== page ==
Tuesday, September 11, 2012

Yellowstone Road Trip - Day 13

“The question is not what you look at, but what you see.”  ~Henry David Thoreau

Departed Casper, Wyoming at 8:37 after a Brightside Breakfast (John was wrong, it is NOT a Sunnyside Breakfast!) at LaQuinta. We shared a table with a nice fellow, also named John, from Cheyenne who had been displaced from his room near the Casper Mountain fire that we told you about yesterday. He is a salesman of equipment to the oil industry and explained some of the advances in that field to us. His company just completed a record setting slant hole well of more than 19,000 feet.

Breakfast for Wilma was purchased at Common Cents for $3.599 a gallon. We headed west on Hwy 20/26 and soon came to Powder River, population 51. It has seen better days. We stopped to take a photo of the Tumble Inn sign and building, the Supply Wagon sign and building and a boarded up motel with a reserved parking sign. Then back on the road again. John started making up a song about Powder River to the tune of Willie Nelson's Whiskey River. Remember, our Road Trip rules do not allow radio or TV and Linda couldn't hit him too hard because he was driving. Actually, she didn't hit him at all. But it was funny later when he couldn't get the tune out of his head for the rest of the day.

A few more miles down the road we stopped at Hell's Half Acre. This is a natural geologic feature known to cowboys as the “devil's kitchen” but today known as Hell's Half Acre. It consists of a 160 to 200-foot deep depression that formed as a result of erosion and downcutting by a small intermittent stream that is a tributary of the South Fork of the Powder River, which lies two miles to the southeast. Parts of it were formed 50 million years ago when a tropical climate prevailed in this area and palm trees flourished, There are red and yellow banks which are the remnants of soils that formed in a tropical environment. It looked quite forbidding and viewers are discouraged from going past the boundaries by a tall chain link fence topped by barbed wire. You can find more information on Hell's Half Acre by clicking here.

One of the towns we went through was Wind River, Wyoming. Then, we kept crossing the Wind River, over and over and over again. It twisted and turned so many times to cross the highway. Perhaps the "i" in Wind is a long "i".

At Shoshoni, population 689, we noticed the Shoshoni Senior's Center on the main drag. It was a very nice building and there was a van parked outside with signage indicating it was for senior transportation. We stopped to ask how the  van parked outside was funded. The old buzzards live in a town of almost 40,000 and its senior center has a great need for transportation of seniors but no funding for a van. We found that it was funded through a federal grant that is administered through the state department of transportation. Other notes: they serve lunch to around 26 seniors a day (a very large percentage of the town's population) and the lunch price is $4.00. At home, our Centennial Recreation Senior Center serves between 85 and 105 per day at $3.00. There are some photos of the Shoshoni Senior Center and their van in today's photo gallery.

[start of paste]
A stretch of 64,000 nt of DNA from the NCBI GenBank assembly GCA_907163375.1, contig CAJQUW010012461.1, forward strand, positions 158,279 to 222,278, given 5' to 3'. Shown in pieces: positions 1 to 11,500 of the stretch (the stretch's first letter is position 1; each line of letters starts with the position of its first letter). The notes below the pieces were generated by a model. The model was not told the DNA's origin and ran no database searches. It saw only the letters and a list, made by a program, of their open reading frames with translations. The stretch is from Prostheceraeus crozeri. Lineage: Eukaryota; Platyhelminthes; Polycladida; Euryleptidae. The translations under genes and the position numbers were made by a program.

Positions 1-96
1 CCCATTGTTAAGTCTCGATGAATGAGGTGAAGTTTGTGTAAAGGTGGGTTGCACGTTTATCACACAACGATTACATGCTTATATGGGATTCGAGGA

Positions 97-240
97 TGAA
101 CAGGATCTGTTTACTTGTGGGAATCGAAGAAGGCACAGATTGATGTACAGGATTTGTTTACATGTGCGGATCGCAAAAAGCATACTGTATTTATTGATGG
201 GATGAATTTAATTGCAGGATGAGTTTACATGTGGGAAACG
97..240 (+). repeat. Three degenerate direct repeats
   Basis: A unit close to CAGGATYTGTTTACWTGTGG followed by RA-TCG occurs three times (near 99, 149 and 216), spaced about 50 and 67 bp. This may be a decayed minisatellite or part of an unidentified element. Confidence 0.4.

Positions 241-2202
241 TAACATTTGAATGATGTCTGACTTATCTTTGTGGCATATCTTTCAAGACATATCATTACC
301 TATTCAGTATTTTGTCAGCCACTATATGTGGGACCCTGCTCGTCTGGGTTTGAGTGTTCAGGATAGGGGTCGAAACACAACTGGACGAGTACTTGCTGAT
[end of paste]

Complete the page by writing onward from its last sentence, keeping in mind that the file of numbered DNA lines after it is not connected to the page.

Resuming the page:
We lunched on the road after stopping at a gas station in Kinnear. John had a diet Coke and a package of cashews. Linda had a ruby red grapefruit drink and her Raw Bits Twang Twang (she forgot to take them with her to the Brightside Breakfast room this morning).

John spotted an interesting old steel bridge that was across the Bull River so we stopped to photo it and the rushingi river. Both old buzzards seem to be attracted to old things which is a good thing, considering their advancing years. He also spotted an old, abandoned hunting club building with deer and elk antlers attacched to the gables.

After getting some glimpses of the Teton Mountains we arrived in Jackson at around 3:45.  We will visit Grand Teton National Park tomorrow.

Dinner was at El Abuelito's (The Grandfather). John asked Linda if she was in the mood for Mexican food. She said “Sure, I haven't had any since last night!” And, he had The Mexi Burger! Tonight, Linda had a bean & avocado tostada. John had Carne Asada with rice, beans, guacamole and two homemade flour tortillas. Both of the old buzzards enjoyed their roadkill!

Even though there were no planned adventures, there are 42 photos in today's gallery and you can view them by clicking here. That's the joy of having a relatively short drive. You can stop anytime you see something that catches your fancy.

Rastros felices Senoras y Senoritas y Senors.


  1. Abuelo = grandfather
    Abuelito = little grandfather
    This concludes today's Spanish lesson :P

  2. Was the comment on pic number 31 on purpose? "Bridge over Bull River - Has to be snot melt" Ewwww - no river rafting for me in that river!!!!!

  3. You and your brother.....whew! Actually, as you might have imagined, it was supposed to read "snow melt". However, "snot melt" works OK as well. Dive in!